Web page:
The old yard was almost identical to the yard of three feet, but just one hundredth part smaller at 2.87 feet. This gives its foot value as 99/100 feet, a value belonging to a module very close to the English/Greek which defines one relative to the rational ratios of the Historical modules.

So why was this foot and its yard important, in the Scottish megalithic and in later, historical monuments?

If one forms a square with side equal to the old yard, that square can be seen as containing 9 square feet, and each of those has side length 99/100 feet. This can be multiplied by the rough approximation to 1/√ 2 of 5/7 = 0.714285, to obtain a more accurate 1/√ 2 of 99/140 = 0.70714285.

This is possible because 99/100 x √ 2 = 1.4 = 7/5 almost exactly. Therefore 140/99 x 7/5 must equal √ 2! We can therefore see that, in a square with side length a full yard of 3 feet, the diagonal will be √ 2 = 100/99 x 7/5 = 140/99 = 1.41 feet long.

This reveals the usefulness of the old yard’s foot of 99/100, with respect to the regular yard: Times 7/5, its reciprocal lands close to root 2 and ** maintains rationality between the side lengths of foot squares and their diagonals**. And the reciprocal of 1 / √ 2 = 99/140 is just as useful when using Quadrature to shrink a square as 140/99 is to double a square that way.

The foot of 99/100 derives from a root foot of 63/64 feet, being 176/175Ratio crucial to maintaining integers (see geometry lesson 2) between radii and circumference of a circle, and crucial to the micro-variation of foot modules in ancient metrology. of that foot and hence the root canonical value. The inverse root measure of 64/63 feet, times 126/125, gives the **Byzantine foot** (used in dome of Hagia Sophia, Istanbul of 100 feet of 128/125 feet** – hence a standard canonical variant of 64/63. One is tempted in fact to call the module with root 64/63 feet, Byzantine and that of 63/64 the inverse Byzantine**. Both the Byzantine module and its inverse give access to the square root of two in accurate rational approximation to squares involving English feet.

** unfortunately inverse is not as good a term but in John Neal’s work “reciprocal” is already a micro-variation of the root by 175/176. Whilst the meaning of reciprocation is to swap numerator and denominator of a rational fraction, inversion will also do.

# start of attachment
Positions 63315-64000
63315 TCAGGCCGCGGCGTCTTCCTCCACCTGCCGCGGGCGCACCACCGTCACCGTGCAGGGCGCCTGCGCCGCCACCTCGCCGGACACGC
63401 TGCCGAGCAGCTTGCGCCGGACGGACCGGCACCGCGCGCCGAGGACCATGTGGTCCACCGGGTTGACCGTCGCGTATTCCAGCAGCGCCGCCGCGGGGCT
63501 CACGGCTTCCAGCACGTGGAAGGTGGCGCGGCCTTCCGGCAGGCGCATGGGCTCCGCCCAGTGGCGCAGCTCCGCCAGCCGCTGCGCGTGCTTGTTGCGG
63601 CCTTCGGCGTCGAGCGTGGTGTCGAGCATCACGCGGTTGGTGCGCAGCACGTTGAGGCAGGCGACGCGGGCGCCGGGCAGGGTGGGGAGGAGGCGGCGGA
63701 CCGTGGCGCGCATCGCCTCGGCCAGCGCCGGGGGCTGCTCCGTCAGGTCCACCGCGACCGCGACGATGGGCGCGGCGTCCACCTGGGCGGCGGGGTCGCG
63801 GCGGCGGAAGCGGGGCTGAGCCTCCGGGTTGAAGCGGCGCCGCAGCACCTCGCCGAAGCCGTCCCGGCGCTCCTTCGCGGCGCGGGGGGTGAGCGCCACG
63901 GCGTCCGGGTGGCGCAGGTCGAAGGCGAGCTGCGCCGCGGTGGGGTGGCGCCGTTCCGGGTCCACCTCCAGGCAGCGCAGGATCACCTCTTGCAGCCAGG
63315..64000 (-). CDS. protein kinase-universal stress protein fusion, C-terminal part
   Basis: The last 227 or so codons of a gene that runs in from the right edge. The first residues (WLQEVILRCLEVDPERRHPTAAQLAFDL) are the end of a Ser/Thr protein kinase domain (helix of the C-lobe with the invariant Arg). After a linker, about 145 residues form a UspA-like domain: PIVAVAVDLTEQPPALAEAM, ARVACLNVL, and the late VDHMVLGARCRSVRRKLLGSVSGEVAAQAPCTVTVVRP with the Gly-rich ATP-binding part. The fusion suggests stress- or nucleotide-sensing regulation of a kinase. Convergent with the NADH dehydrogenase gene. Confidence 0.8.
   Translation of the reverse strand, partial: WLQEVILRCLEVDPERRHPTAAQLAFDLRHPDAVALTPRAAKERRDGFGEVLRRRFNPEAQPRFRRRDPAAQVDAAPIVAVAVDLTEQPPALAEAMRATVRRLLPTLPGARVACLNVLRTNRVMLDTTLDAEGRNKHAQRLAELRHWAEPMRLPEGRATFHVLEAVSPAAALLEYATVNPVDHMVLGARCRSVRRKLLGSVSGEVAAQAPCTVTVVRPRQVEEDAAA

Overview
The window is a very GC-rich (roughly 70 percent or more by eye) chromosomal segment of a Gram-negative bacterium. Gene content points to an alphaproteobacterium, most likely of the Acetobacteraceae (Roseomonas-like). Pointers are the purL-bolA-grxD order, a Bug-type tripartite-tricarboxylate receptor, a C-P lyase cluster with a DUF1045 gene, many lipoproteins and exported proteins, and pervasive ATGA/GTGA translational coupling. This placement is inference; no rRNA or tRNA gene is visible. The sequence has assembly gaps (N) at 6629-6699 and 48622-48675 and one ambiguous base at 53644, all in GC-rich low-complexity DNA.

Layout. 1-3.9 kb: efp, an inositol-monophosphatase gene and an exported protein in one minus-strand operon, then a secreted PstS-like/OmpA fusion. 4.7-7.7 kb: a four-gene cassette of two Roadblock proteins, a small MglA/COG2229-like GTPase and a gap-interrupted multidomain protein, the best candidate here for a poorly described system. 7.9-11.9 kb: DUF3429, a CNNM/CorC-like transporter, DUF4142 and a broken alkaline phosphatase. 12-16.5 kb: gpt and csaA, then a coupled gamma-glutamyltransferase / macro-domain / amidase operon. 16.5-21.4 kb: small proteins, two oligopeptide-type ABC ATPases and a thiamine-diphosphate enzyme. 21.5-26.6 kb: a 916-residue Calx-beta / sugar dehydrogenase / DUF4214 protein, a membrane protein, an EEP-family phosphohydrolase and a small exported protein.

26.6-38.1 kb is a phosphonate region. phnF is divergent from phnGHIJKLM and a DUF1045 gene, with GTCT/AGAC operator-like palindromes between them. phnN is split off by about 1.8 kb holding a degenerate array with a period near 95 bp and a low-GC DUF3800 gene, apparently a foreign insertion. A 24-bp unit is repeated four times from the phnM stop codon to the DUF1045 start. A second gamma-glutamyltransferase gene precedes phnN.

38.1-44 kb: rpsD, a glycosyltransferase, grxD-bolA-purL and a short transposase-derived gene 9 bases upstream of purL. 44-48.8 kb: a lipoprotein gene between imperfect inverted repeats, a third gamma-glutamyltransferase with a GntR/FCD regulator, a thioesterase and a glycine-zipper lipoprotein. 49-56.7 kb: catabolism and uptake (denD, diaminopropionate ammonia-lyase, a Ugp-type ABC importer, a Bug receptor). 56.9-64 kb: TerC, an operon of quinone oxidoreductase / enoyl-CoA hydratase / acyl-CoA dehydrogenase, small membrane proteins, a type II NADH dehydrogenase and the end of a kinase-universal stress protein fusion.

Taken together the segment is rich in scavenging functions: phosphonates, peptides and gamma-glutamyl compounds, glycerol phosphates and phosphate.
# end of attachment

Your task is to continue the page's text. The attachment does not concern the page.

**the ratio 128/125 is the *minor diesis* of music where three major thirds fall short of an octave doubling leaving that ratio. 100/99 is the *reciprocal *measure of 64/63 whilst the Byzantine is the *standard canonical*. The standard value is 56/55 feet, also of known interest and having applications.

References

- John R. Hoyle analyzed Alexander Thom’s data to gain further certainty that the megalithic yardAny unit of length 2.7-2.73 feet long, after Alexander Thom discovered 2.72 ft and 2.722 ft as units within the geometry within the megalithic monuments of Britain and Brittany. was employed in the British megalithic. He also found the old yard of 2.97 in Thom’s data for large Scottish rings – see his
*Megalithic Matters*. page 26. Matador 2014. - The standard reference for Ancient Metrology is resolved in three volumes of that name, two recently published by John Neal (Squeeze Press).
- The method of removing one hundredth part of the crude approximation to √ 2 of 7/5 was Biblical, sometimes equated to circumcision. It generates 140/99, the diagonal of the English footThe standard prehistoric foot (of 12 inches) representing a unity from which all other foot measures came to be formed, as rational fractions of the foot, a fact hidden within our historical metrology [Neal, 2000]. square, of 1.41 feet whilst the inverse Byzantine double foot 198/140 gives 1.4142857 feet. Both are accurate rational approximations to √ 2, to one part in 19600.5, the first smaller and the second larger than the √ 2. A square with sides half an English foot has the inverse foot of 99/140 as diagonal worth

~1/√ 2.